A woman from Stevenage has launched ‘Ask for Ariel’, a campaign aimed at helping children suffering from abuse. 

Verity Oliver, a mum of three, is hoping that the scheme will be supported by local organisations and replicate the successful ‘Ask for Angela’ campaign. 

Verity was sexually abused from the age of seven, and found the courage to tell the police about it when she was 17.

Her reports were taken seriously, and the perpetrator was sent to prison. Now, she wants to make it easier for children who are being abused to tell an adult. 

Under her proposed scheme children, family members and anyone who comes into contact with children would know that if a child ‘asked for Ariel’, they needed support. 

The Comet: Verity hopes that her campaign will receive support from the NSPCC, police and schools.Verity hopes that her campaign will receive support from the NSPCC, police and schools. (Image: Verity Oliver)

She says that she dreams “of a system where a child can write in their notebook ‘I need Ariel’, and their teacher will start action in comforting and protecting that child. Of a system where a child can say ‘Ariel’ to a friend and that friend instantly knows to find a trusted adult to help them”. 

“It’s something so simple, but abusers thrive on silence and this is a way of empowering children to break that silence, and to give them back the voice that has been stolen from them," Verity said.

“It’s difficult to teach children about things like this – how do you protect children while keeping their innocence? This could provide a buffer that does that.”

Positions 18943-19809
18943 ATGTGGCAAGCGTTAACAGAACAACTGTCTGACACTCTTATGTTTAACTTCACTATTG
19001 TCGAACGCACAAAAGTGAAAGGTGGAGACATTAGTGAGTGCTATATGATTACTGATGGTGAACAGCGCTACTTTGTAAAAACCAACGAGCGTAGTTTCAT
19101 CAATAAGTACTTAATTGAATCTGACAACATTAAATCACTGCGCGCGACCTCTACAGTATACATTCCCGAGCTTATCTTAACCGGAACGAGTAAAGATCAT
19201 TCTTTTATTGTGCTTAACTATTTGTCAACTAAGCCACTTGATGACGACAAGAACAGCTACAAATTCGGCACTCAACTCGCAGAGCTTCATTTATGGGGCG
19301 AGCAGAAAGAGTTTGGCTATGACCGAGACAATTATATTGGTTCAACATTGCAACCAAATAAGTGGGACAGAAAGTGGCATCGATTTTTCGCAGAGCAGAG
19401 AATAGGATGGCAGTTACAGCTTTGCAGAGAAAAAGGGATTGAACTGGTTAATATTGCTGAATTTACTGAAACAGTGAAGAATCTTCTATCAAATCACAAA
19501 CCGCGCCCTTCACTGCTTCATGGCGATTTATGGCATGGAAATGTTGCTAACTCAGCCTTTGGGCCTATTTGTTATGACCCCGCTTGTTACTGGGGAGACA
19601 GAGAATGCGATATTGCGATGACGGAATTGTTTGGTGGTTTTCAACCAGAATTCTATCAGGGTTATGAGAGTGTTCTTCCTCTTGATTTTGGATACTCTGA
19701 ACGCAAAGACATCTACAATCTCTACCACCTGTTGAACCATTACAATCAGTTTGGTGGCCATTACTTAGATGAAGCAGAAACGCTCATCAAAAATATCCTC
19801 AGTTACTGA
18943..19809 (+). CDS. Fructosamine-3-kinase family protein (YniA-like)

“I know from personal experience that you cannot expect children to know the words to come forward with. There will be so many children going unnoticed so it’s good to have something else in the arsenal.

“It is difficult to understand the mental load abused children carry with them every single moment of the day.

"We need to let children know there is a safe space for them to come forward and they don’t have to deal with this on their own anymore”. 

According to the National Society for the Prevention of Cruelty to Children (NSPCC), as many as one in 20 children are sexually abused, and one in three children who are sexually abused by an adult do not tell anybody about it at the time. 

Verity has been in contact with the NSPCC and Hertfordshire police about the scheme, with the police “seeming really interested”. 

Her next move will be to approach schools and speak to family support workers and social workers. 

If you would like to know more about the ‘Ask for Ariel’ scheme or are interested in supporting it, you can email askforariel@outlook.com. The scheme also has pages on Facebook, Twitter and Instagram.